This is the reason that the Kabalists speak in a language of senses and imagination, allusions and parables. According to their approach, this is the most appropriate language for expressing God's greatness, not the intellect. One who has not purified his senses would be best to stay away from these mysteries, or at least make due with their intellectual message. But one who has purified his senses is capable of experiencing profundities that no language of intellect or rationale is capable of enunciating.

In sum, it may be that each path is appropriate for different senses. The sexual impulse should be treated according to the first approach - extreme caution and safe distance. The approach to the food and sleep impulse should accord with the second approach - to satisfy bodily needs in a balanced and healthy manner. The approach to sight, smell, hearing, can follow the third path - by embracing the entire world, its beauty, its air, its music, the soul can be uplifted.

Pleasure - Source or Assistant
Rabbi Saadia Danan
"The honey and the bee sting" are inherent in worldly pleasure.

On the one hand, God created "beautiful fruit trees for man's enjoyment," so much so that in the future, man will have to give account for the fact that he had the opportunity to enjoy yet refrained from doing so. In addition, we are commanded to "indulge in delights, fatted fowl, quails, and fish" on the Sabbath. The sages further tell us, "A pleasant house, a pleasant wife, and pleasant furniture give a person a contented disposition."

On the other hand, the Original Sin began with "And the woman saw that the tree was good for food, and that it was a delight for the eyes" (Genesis 3:6). And Rabbi Judah the Prince attests that he derived no pleasure from this world, even with his little finger. The worldly pleasures pull man down to the level of animal. Even when indulging in permissible pleasures, man must strive not to be a "miscreant with the Torah's permission."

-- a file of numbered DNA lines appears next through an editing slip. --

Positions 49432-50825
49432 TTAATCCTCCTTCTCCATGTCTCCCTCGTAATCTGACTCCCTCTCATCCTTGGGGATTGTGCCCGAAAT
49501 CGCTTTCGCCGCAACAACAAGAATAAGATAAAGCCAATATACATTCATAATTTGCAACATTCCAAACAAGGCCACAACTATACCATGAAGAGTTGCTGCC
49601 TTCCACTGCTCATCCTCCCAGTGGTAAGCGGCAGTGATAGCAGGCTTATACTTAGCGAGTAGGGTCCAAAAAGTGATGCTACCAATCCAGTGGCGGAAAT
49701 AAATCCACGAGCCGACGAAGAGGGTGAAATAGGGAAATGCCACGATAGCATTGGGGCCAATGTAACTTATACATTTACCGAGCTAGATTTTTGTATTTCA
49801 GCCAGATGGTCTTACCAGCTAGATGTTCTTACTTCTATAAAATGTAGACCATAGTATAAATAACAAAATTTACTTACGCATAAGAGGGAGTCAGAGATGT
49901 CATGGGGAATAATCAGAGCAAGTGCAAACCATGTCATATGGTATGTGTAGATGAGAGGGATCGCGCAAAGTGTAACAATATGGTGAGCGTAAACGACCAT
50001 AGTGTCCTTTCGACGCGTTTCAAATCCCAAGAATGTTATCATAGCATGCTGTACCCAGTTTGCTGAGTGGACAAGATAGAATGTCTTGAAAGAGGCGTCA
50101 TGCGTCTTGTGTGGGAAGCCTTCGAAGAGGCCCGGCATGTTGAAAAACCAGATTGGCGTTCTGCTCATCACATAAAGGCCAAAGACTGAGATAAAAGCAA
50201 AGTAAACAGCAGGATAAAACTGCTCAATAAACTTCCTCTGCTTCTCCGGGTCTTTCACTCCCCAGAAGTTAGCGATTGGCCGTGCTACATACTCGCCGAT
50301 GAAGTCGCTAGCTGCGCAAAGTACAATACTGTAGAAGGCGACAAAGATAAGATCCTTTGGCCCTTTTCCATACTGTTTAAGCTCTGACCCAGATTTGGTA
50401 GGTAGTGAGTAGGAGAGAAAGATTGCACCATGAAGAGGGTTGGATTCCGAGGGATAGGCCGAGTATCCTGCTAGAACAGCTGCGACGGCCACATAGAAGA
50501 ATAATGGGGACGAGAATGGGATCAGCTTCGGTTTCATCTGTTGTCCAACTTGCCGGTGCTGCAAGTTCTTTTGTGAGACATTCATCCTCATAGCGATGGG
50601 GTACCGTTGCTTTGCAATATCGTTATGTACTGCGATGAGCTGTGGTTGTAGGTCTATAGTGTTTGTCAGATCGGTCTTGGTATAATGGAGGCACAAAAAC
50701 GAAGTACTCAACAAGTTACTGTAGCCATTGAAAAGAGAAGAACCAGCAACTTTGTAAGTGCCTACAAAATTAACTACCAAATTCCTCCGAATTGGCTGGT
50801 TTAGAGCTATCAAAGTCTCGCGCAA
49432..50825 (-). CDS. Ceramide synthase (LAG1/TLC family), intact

Therefore, the question arises: Is there a distinction that can guide us in our daily confrontation with permissible pleasures?

Yes. It is the distinction between "hanaah" (with an alef, "pleasure") and "hana'ah" (with an ayin, "setting in motion"). In other words, a person must ask himself if he views pleasure as the very source of his drive to reach his goal ("hana'ah"), or as an expedient ("hanaah").

If pleasure is viewed as something that helps one reach his goal, it has the power to uplift his soul and bring composure, and is therefore fitting and necessary.

However, if pleasure is seen as the very source of a person's action, that which moves him to act at all, it is dangerous. In such a case, whenever a person faces a challenge that is without subjective pleasure and calls for true exertion, he will back down in favor of comfort.

Pleasure can never serve as a yardstick for revealing truth; rather, truth must itself be the motive that obliges a person to act, even if one must "eat bread and salt . . . sleep on the ground . . . and labor over the Torah."

The pursuit of pleasure as a motive addicts a person to worldly pleasures and passions. One who adopts this path will not succeed in fostering his faith and will be unable to express his uniqueness and life goal. We must therefore focus on developing the divine truth inherent in our nature, so that all pleasure we experience lead us to our true goal, the joy of the radiance of the Divine spirit.